Front-Line Diaries: View from the Brewer Command Centre
OTTAWA -- John Trickett is no stranger to jumping into action at full-speed and then waiting out a grueling marathon.
Involved for many years with the set up and administration of the on-site hospital for Tamarack Ottawa Race Weekend, cancelled this May because of COVID-19, Trickett was able to draw on some of that expertise in getting the COVID-19 Assessment Centre at Brewer Arena up and running in just three short days back in March.
“That was the most miraculous piece, we had a phone call Wednesday morning, or I did, and they said we need to be up and running and taking patients by Friday (March 13),” said Trickett, the Director of the Ottawa Hospital.
“There’s some similarities. Both need a tremendous amount of work to be done in a short time, so lessons learned I think from both that will benefit each other. I also had some experience down in Trenton and Cornwall with the Diamond Princess residents coming back to Canada, so it’s all come together quite nicely here. Very different from where we were on week one. “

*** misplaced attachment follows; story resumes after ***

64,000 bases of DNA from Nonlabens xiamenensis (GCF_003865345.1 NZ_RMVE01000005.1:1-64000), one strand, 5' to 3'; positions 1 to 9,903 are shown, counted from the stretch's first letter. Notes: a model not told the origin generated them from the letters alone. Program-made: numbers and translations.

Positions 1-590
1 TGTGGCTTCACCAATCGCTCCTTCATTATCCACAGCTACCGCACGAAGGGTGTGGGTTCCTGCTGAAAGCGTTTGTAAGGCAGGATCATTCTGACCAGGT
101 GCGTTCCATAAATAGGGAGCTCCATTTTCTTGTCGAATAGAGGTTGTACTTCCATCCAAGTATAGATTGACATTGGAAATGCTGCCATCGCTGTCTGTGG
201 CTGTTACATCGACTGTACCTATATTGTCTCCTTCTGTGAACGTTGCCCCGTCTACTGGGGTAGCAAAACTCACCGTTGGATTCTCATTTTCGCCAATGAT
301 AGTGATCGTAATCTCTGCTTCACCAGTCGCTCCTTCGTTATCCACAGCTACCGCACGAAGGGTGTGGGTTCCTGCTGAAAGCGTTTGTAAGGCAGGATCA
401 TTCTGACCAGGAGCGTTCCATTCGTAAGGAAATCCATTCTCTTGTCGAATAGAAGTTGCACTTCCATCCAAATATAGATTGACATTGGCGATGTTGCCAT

Now in early May, over 300 people are regularly streaming in for assessment and testing at the Brewer Assessment Centre. The command hub is separate, located next door in a school alongside the arena. A management team there looks after scheduling and logistics. Trickett says they have had to be constantly prepared to “spin on a dime."
“I think the capacity to meet expectations of the public and the community, change things when we needed to as the criteria was adjusted or public expectations changed or Ottawa Public Health has needed us to has been one of the challenges. But we’ve met it.”
Trickett says that’s one of the reasons people go into health care in the first place, “they are compassionate. They want to do what is needed.”
That staff, of course, putting themselves at risk every day at Brewer Arena. And during the first five weeks the centre was operational, those work days ran 12 long hours. When they need a pause, they head to the break room at the Command Centre next door. As they sit to eat, or grab a coffee or maybe just breathe, their eyes fall on a wall of homemade drawings and letters. The wall of kudos as Trickett would say, filled with messages that just keep coming.
“They come in regularly. The appreciation from the patients who come through that busy environment that’s coping with 300 to 400 people a day. That we’re still demonstrating the compassion and the excellence in service that people expect to receive and that staff want to give as if everybody was their loved one. That’s the message I’m hearing consistently even 53 days later. They’re getting excellent care. Which is wonderful.“